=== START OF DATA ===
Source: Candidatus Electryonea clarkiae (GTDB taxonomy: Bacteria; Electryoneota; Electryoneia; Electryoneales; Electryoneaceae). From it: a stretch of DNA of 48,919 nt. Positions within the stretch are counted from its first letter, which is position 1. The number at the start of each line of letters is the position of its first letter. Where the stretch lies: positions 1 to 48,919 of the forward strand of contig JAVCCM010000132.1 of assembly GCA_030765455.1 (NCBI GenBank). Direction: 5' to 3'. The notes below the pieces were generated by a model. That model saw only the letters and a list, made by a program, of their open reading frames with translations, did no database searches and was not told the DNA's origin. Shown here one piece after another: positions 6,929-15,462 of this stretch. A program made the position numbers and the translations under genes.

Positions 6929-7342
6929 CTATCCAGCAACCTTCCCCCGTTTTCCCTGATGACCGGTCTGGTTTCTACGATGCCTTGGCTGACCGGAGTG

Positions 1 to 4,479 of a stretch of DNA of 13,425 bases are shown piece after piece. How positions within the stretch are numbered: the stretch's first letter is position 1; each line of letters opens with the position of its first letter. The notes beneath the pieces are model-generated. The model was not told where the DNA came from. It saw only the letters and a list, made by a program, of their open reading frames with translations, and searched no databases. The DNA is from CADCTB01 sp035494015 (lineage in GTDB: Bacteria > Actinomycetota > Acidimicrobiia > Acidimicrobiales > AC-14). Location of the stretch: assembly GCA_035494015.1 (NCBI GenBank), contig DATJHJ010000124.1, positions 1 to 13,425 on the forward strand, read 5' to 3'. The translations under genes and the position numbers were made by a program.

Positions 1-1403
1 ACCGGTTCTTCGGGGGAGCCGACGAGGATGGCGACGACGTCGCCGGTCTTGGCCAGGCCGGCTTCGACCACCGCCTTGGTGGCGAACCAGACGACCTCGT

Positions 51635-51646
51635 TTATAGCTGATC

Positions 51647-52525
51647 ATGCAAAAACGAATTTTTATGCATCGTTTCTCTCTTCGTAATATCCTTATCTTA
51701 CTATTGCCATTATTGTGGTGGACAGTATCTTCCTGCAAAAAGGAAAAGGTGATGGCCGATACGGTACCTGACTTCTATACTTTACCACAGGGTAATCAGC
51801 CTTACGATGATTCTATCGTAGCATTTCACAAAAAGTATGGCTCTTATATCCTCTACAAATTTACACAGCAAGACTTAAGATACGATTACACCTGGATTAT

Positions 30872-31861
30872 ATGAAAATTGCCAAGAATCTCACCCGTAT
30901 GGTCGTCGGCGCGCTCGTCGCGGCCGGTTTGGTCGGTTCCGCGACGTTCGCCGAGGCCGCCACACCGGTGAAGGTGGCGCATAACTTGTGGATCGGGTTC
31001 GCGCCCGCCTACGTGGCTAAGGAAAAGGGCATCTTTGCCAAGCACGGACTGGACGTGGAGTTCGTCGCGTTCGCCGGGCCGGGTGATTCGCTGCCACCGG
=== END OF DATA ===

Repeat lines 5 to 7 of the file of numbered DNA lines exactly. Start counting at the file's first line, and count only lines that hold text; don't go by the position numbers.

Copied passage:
Positions 1-1403
1 ACCGGTTCTTCGGGGGAGCCGACGAGGATGGCGACGACGTCGCCGGTCTTGGCCAGGCCGGCTTCGACCACCGCCTTGGTGGCGAACCAGACGACCTCGT

Positions 51635-51646